eCall one step closer to providing Europe with more efficient emergency services

Updated: Jun 08, 2016

09 March 2015

On 2 March 2015, the European Council adopted a position on type-approval requirements for fitting eCall devices in new motor vehicles. The EU-wide eCall system is aimed at speeding up emergency response services in case of a road accident.

In accordance to the Council position, as of 31 March 2018, all manufacturers of cars to be sold in Europe will be required to equip their new models with an in-vehicle GNSS-based eCall device. The wireless system will automatically trigger a distress signal to the 112-based eCall interoperable service in the event of an accident, using GNSS technologies to indicate the precise location of the incident.

Once the system is fully operational, authorities expect emergency response time to be cut in half, improving the outcome for people injured and reducing the number of deaths in road accidents throughout the European Union.

Drivers and passengers will also be able to use a manual control system to call the 112 emergency number themselves, and it will be virtually impossible to trigger the manual signal accidentally.

“Galileo and EGNOS play key roles in the eCall initiative,” says GSA Executive Director Carlo des Dorides. “By providing more accurate location information, emergency and rescue operations can deliver more efficiently and effectively, making eCall a clear example of how European GNSS can contribute to saving lives.”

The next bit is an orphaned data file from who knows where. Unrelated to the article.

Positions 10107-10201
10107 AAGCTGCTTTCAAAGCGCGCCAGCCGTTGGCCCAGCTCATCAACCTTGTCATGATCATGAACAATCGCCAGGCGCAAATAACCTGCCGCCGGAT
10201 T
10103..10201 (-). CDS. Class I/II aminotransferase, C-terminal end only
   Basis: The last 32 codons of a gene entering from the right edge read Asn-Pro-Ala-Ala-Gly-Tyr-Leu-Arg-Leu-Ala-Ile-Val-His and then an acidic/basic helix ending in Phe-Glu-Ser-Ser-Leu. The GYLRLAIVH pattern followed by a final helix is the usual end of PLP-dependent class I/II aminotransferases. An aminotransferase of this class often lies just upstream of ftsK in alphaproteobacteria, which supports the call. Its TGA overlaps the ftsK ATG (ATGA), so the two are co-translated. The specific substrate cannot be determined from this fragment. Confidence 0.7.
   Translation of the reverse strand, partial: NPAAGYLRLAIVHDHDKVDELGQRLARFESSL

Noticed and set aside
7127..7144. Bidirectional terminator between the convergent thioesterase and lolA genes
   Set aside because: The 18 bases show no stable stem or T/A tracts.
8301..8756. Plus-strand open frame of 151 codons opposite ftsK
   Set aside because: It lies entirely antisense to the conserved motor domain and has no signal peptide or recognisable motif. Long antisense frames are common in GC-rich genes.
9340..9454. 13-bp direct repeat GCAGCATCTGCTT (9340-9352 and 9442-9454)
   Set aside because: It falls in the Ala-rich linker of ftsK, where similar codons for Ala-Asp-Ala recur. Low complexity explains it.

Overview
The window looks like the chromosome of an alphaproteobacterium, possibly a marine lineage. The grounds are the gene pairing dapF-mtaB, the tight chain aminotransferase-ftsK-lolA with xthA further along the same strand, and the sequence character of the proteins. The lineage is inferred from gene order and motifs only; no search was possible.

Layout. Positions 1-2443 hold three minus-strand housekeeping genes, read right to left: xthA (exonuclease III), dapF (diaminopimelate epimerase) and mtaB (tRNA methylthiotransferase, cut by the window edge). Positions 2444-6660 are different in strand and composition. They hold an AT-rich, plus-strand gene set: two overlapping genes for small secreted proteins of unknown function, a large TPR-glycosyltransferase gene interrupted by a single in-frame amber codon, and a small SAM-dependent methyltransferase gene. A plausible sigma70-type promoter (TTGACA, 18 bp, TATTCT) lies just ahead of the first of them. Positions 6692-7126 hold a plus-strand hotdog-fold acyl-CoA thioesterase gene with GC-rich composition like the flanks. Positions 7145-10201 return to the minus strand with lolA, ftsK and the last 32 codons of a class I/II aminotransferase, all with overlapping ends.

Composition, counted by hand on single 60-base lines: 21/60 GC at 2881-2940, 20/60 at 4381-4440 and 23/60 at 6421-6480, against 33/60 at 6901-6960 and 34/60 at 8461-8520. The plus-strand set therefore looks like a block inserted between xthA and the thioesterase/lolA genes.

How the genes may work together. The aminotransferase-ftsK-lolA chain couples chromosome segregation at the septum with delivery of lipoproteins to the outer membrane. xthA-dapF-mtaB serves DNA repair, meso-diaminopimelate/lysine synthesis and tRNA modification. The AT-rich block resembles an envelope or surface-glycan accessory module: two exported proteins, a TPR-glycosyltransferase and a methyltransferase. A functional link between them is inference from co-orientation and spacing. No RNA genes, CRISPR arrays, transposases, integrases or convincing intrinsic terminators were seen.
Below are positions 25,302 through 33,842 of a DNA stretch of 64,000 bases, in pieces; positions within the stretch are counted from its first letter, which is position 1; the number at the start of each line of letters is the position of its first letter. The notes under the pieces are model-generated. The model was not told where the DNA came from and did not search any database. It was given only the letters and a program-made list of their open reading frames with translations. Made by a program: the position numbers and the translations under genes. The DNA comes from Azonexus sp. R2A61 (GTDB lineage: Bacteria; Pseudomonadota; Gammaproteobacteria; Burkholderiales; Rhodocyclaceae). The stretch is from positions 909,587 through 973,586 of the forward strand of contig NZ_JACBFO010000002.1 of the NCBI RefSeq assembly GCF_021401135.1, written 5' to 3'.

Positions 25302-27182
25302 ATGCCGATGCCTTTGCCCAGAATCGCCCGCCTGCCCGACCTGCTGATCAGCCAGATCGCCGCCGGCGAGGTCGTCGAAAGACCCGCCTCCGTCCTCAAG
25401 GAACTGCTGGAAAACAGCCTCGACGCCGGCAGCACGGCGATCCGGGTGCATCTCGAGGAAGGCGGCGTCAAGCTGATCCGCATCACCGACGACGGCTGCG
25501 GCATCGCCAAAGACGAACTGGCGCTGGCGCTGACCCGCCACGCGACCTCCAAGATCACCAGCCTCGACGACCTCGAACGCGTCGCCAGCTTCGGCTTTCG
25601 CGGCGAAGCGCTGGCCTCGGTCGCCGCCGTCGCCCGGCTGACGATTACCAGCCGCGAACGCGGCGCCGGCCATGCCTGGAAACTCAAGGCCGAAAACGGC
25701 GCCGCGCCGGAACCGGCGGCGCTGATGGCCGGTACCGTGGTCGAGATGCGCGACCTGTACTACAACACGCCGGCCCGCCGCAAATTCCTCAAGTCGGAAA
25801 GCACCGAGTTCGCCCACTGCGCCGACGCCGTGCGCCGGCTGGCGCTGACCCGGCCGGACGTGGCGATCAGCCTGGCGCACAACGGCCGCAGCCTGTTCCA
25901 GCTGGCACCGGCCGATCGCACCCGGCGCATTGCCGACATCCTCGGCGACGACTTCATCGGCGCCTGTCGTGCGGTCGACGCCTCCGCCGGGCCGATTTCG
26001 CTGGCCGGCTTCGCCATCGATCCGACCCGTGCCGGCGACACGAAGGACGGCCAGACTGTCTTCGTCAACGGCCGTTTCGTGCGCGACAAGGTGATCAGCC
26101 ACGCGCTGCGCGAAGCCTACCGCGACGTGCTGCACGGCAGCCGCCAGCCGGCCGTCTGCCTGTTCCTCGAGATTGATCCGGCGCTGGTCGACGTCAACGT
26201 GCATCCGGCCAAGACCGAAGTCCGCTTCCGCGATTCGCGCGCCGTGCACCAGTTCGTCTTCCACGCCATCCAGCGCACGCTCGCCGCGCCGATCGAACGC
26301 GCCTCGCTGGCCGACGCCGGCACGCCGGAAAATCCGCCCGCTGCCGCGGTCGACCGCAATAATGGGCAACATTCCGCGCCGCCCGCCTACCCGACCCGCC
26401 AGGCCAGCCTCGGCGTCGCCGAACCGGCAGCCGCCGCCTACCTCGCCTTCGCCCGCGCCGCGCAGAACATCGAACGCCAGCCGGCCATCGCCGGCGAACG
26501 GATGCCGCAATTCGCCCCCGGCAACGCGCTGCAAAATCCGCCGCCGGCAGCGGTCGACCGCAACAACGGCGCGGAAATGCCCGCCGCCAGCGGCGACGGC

Not only will eCall devices be compatible with the Galileo and EGNOS satellite navigation systems, but manufacturers will also be able to ensure compatibility with other navigation systems.

Vehicle owners will still be able to access to third party services in addition to the 112-based eCall system. However, these additional services should not affect the functioning of the 112-based eCall in-vehicle system.

Privacy and data protection

Taking into account public concerns about privacy and data protection, vehicles equipped with the system will not be subject to constant tracking, and data on the location of the vehicle will be continuously erased. Nor will any data be communicated to third parties without the specific consent of the vehicle owner.

Finally, detailed technical rules will prevent the exchange of personal data between the eCall in-vehicle system and third-party systems. All of this means your right to privacy and protection of your data is ensured.

The Council's position follows an agreement reached with the European Parliament last December. Thus, the Parliament is now expected to confirm the Council's position without amendments at a vote before this summer.

All eCall system infrastructures should be in place by 1 October 2017 and its use will be available to all and free of charge.

Media note: This feature can be republished without charge provided the European GNSS Agency (GSA) is acknowledged as the source at the top or the bottom of the story. You must request permission before you use any of the photographs on the site. If you republish, we would be grateful if you could link back to the GSA website (

Read more:

A safer drive empowered by European GNSS
European GNSS success story: eCall